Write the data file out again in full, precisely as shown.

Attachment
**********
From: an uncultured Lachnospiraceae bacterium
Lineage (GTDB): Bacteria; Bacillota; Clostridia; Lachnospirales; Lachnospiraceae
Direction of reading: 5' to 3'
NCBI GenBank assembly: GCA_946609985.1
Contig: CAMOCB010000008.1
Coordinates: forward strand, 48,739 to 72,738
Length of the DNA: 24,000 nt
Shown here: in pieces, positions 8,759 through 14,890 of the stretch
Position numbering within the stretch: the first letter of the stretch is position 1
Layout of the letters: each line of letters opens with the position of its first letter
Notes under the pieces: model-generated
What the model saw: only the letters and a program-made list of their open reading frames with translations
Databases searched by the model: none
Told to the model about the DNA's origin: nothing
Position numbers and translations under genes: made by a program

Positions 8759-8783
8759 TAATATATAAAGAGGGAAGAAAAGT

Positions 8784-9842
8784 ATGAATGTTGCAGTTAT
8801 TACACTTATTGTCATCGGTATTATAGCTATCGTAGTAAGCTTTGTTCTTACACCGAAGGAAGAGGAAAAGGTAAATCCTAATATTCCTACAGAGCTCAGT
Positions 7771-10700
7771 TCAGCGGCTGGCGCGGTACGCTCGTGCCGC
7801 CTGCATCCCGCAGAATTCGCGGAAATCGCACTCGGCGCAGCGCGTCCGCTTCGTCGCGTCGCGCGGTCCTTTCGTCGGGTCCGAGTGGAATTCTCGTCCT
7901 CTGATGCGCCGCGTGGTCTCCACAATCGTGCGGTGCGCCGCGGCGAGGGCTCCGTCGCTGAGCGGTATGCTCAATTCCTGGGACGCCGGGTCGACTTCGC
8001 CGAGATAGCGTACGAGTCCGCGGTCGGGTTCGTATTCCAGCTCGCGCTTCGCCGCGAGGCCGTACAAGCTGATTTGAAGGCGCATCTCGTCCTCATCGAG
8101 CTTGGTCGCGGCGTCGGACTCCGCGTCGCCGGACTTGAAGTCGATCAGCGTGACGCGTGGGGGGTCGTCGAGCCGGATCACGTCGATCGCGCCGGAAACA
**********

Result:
From: an uncultured Lachnospiraceae bacterium
Lineage (GTDB): Bacteria; Bacillota; Clostridia; Lachnospirales; Lachnospiraceae
Direction of reading: 5' to 3'
NCBI GenBank assembly: GCA_946609985.1
Contig: CAMOCB010000008.1
Coordinates: forward strand, 48,739 to 72,738
Length of the DNA: 24,000 nt
Shown here: in pieces, positions 8,759 through 14,890 of the stretch
Position numbering within the stretch: the first letter of the stretch is position 1
Layout of the letters: each line of letters opens with the position of its first letter
Notes under the pieces: model-generated
What the model saw: only the letters and a program-made list of their open reading frames with translations
Databases searched by the model: none
Told to the model about the DNA's origin: nothing
Position numbers and translations under genes: made by a program

Positions 8759-8783
8759 TAATATATAAAGAGGGAAGAAAAGT

Positions 8784-9842
8784 ATGAATGTTGCAGTTAT
8801 TACACTTATTGTCATCGGTATTATAGCTATCGTAGTAAGCTTTGTTCTTACACCGAAGGAAGAGGAAAAGGTAAATCCTAATATTCCTACAGAGCTCAGT
Positions 7771-10700
7771 TCAGCGGCTGGCGCGGTACGCTCGTGCCGC
7801 CTGCATCCCGCAGAATTCGCGGAAATCGCACTCGGCGCAGCGCGTCCGCTTCGTCGCGTCGCGCGGTCCTTTCGTCGGGTCCGAGTGGAATTCTCGTCCT
7901 CTGATGCGCCGCGTGGTCTCCACAATCGTGCGGTGCGCCGCGGCGAGGGCTCCGTCGCTGAGCGGTATGCTCAATTCCTGGGACGCCGGGTCGACTTCGC
8001 CGAGATAGCGTACGAGTCCGCGGTCGGGTTCGTATTCCAGCTCGCGCTTCGCCGCGAGGCCGTACAAGCTGATTTGAAGGCGCATCTCGTCCTCATCGAG
8101 CTTGGTCGCGGCGTCGGACTCCGCGTCGCCGGACTTGAAGTCGATCAGCGTGACGCGTGGGGGGTCGTCGAGCCGGATCACGTCGATCGCGCCGGAAACA